Introduction From The Chair
Surgical researchers used to work in relative isolation from one another as they labored to answer questions in the basic sciences. The past several years, however, have seen major shifts in the type of research performed by surgeons as well as in the structure of the physical surgical laboratories.
First came the recognition that isolation was not conducive to scientific advancement and that efficiency required the creation of larger, multidisciplinary groups to focus on themes. Second, the aim of research began to shift from theory to practice. Translational research — transforming discoveries from the laboratory into clinical applications — became a reality. Third, the idea of improving health in all its dimensions became a focus for many surgeons who started to concentrate on the delivery of surgical care to populations.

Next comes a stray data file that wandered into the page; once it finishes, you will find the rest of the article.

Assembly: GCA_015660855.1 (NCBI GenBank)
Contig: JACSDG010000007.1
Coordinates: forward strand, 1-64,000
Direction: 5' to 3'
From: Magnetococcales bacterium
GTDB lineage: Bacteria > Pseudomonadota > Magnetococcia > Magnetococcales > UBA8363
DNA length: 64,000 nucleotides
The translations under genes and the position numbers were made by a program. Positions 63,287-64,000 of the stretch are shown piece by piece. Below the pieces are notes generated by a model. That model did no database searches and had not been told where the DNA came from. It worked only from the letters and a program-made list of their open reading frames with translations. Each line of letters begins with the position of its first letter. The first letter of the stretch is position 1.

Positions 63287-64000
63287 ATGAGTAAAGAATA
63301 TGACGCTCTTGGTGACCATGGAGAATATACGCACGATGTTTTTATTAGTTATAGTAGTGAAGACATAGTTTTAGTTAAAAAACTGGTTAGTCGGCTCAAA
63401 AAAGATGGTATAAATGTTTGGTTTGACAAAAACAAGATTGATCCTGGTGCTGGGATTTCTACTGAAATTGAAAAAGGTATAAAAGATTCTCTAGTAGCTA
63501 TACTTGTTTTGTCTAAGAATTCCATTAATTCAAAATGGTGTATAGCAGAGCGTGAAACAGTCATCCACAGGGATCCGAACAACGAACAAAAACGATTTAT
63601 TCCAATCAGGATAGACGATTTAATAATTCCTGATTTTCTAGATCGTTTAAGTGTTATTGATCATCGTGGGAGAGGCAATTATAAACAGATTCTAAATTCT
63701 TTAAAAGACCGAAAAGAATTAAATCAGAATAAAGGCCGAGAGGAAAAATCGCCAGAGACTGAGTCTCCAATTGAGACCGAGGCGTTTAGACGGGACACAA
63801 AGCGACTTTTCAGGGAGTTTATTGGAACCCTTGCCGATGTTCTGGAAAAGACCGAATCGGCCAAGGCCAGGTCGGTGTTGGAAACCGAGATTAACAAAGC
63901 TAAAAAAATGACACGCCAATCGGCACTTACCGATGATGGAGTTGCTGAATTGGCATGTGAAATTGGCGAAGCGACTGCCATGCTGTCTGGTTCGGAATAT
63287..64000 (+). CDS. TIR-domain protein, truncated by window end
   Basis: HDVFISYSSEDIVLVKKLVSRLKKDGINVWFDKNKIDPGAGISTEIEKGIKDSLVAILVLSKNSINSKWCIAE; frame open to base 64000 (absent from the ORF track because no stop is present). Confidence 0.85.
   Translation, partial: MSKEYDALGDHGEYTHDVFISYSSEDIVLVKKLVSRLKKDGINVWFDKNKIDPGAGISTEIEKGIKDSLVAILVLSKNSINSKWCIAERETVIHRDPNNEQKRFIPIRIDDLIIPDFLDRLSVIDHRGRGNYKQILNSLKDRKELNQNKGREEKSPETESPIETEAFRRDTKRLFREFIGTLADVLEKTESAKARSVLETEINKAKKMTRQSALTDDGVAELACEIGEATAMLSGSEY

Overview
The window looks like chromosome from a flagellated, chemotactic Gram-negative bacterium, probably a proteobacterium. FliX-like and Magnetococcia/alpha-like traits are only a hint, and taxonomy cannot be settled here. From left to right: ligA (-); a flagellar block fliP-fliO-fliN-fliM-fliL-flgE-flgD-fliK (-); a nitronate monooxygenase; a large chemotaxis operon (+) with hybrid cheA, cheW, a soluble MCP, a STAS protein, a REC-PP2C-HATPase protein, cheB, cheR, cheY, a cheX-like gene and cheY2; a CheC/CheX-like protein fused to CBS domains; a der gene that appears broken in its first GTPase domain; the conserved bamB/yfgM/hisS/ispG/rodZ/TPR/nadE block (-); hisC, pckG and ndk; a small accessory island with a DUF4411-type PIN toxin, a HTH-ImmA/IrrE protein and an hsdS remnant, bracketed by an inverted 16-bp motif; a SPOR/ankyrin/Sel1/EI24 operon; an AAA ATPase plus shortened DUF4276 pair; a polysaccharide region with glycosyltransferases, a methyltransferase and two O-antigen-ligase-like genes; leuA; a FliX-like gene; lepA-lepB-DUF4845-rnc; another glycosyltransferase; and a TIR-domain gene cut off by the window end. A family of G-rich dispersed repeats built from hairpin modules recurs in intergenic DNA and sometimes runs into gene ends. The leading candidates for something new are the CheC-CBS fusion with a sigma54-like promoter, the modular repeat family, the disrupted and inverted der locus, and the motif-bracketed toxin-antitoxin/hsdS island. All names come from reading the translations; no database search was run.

More recently, as President Obama awarded $1.1 billion from the American Recovery and Reinvestment Act (ARRA) to the development of Comparative Effectiveness Research, a new avenue was opened that calls for intensification of studies on the relative value of the different preventive, diagnostic and therapeutic modalities on the improvement of health in the population at large. The kind of surgical research performed in our department has evolved, therefore, in its philosophy and in its structure to reflect the changing landscape and resources available.
Our faculty continue to adapt to these changes and have successfully developed newer platforms of research that reflect the changes outlined above. Unlike yesterday when surgical developments emerged from laboratories where a single investigator delegated responsibilities, today we are moving toward collaborative efforts among academic peers. By embracing these changes in how we conduct research, we allow greater outcomes which will ultimately benefit the patient.